'Zoom-bombing': How to protect the privacy of virtual classes, meetings

April 06, 2020

UNIVERSITY PARK, Pa. — As Penn State has moved to remote learning for the remainder of the spring semester, some faculty and instructors have experienced disruptions in their virtual classrooms by participants who are not enrolled in the course or at Penn State. These intrusions, termed “Zoom-bombing,” are a type of online harassment where a stranger hijacks a video conference that is available via public link to wreak havoc, such as using screen-sharing features to show offensive or malicious content or spouting hateful or threatening language.

Not only is “Zoom-bombing” disruptive and shocking, it also is potentially criminal, and offenders could face charges for unlawful use of a computer, harassment and disorderly conduct, among others. The FBI has issued a warning about teleconferencing and online classroom hijacking during the COVID-19 pandemic, and any cases at Penn State should be reported to University Police immediately.

The University has provided guidance to all faculty and instructors on how to handle disruptions in remote classes at remoteteaching.psu.edu.

In addition, IT Learning and Development and Teaching and Learning with Technology have created a knowledge base article to help instructors and meeting hosts protect the privacy of their Zoom sessions and minimize the potential for “Zoom-bombing.” Below are some of the tools and options available to meeting hosts to minimize the potential for disruptions in Zoom, including:

  • Add a password: All users will require a password to enter the meeting.
  • Schedule meetings: Allow Zoom to create automatically generated meeting IDs instead of using a personal meeting ID for large or public meetings. Keep the meeting ID and/or password private.
  • Join before host: Deselect so the meeting will not launch until the host enters the meeting.
  • Waiting roomSelect to require participants to enter a waiting room and admit individually or admit all.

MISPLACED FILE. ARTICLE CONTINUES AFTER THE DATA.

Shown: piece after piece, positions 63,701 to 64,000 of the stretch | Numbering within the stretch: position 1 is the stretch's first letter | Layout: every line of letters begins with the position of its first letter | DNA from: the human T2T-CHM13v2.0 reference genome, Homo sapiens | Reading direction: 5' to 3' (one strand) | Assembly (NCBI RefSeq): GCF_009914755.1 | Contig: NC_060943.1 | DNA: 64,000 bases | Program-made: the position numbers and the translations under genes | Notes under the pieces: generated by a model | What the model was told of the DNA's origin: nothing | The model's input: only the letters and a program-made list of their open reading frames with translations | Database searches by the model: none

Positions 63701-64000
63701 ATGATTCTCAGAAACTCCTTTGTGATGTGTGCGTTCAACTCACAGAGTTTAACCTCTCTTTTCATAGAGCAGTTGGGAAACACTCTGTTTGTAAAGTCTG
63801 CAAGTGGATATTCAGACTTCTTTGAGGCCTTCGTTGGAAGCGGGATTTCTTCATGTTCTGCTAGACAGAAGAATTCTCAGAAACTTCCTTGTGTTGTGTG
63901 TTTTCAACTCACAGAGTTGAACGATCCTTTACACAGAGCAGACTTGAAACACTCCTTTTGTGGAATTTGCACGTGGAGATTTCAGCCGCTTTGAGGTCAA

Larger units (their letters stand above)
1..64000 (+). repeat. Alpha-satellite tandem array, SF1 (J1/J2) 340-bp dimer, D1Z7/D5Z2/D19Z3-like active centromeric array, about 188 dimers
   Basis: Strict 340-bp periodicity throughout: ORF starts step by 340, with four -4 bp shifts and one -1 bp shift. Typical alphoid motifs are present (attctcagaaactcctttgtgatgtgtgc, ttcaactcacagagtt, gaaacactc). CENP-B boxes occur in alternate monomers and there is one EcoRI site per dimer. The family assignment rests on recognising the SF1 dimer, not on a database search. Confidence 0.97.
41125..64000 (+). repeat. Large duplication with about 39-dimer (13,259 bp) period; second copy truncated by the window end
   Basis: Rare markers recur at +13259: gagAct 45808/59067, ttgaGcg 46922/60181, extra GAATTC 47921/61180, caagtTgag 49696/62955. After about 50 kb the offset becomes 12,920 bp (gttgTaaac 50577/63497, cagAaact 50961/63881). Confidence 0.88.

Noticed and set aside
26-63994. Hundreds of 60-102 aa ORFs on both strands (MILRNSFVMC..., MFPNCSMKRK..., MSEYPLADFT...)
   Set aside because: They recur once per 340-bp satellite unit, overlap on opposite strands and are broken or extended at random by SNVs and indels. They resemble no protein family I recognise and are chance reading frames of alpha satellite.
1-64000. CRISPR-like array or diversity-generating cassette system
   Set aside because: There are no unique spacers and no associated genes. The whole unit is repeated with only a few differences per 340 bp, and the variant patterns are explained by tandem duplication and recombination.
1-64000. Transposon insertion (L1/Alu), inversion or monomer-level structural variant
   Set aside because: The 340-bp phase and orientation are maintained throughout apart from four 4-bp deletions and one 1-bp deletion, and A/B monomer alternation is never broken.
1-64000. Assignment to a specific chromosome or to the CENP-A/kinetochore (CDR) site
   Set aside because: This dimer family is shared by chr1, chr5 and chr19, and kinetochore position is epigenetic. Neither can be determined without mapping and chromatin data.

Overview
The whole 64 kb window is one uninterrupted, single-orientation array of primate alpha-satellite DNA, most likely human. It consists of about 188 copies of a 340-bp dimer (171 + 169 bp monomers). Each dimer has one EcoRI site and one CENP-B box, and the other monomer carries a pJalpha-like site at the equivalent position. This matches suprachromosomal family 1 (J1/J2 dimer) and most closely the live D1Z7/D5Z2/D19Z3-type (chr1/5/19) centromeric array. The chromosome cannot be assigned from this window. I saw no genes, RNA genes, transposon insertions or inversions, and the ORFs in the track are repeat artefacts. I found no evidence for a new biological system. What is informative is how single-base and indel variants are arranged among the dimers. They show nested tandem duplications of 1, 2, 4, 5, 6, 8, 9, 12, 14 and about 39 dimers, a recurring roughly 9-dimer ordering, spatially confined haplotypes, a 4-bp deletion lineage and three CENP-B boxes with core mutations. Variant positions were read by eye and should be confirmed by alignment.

• Allow only authenticated users to join meetings: Select so only users with Penn State email addresses can join.
  • Lock the meeting: When a meeting is locked, no new participants can join, even if they have the meeting ID and password. Select with careful consideration as participants cannot enter late or re-enter after being disconnected due to a technical issue.
  • Screen sharing: Select “Host Only” to prevent participants from sharing their screen. If screen sharing is enabled, the host also controls participants' access to:
    • Annotation: Deselect to prevent participants from annotating on shared screens.
    • Whiteboard: Deselect to prevent participants from sharing their whiteboard.
    • Virtual background: Deselect to prevent users from replacing their background with an image 
  • Chat: Deselect so participants cannot send a message visible to all participants.
  • Mute all participants: Silence all microphones at once.
  • Put attendee on hold: This feature allows hosts to temporarily remove an attendee from a meeting. 

For additional tips and guidance on configuring Zoom settings, please see the knowledge base article "Zoom: Prevent and Manage Meeting Disruptions (aka Zoom-Bombing)" or visit help.psu.edu.

Last Updated April 13, 2020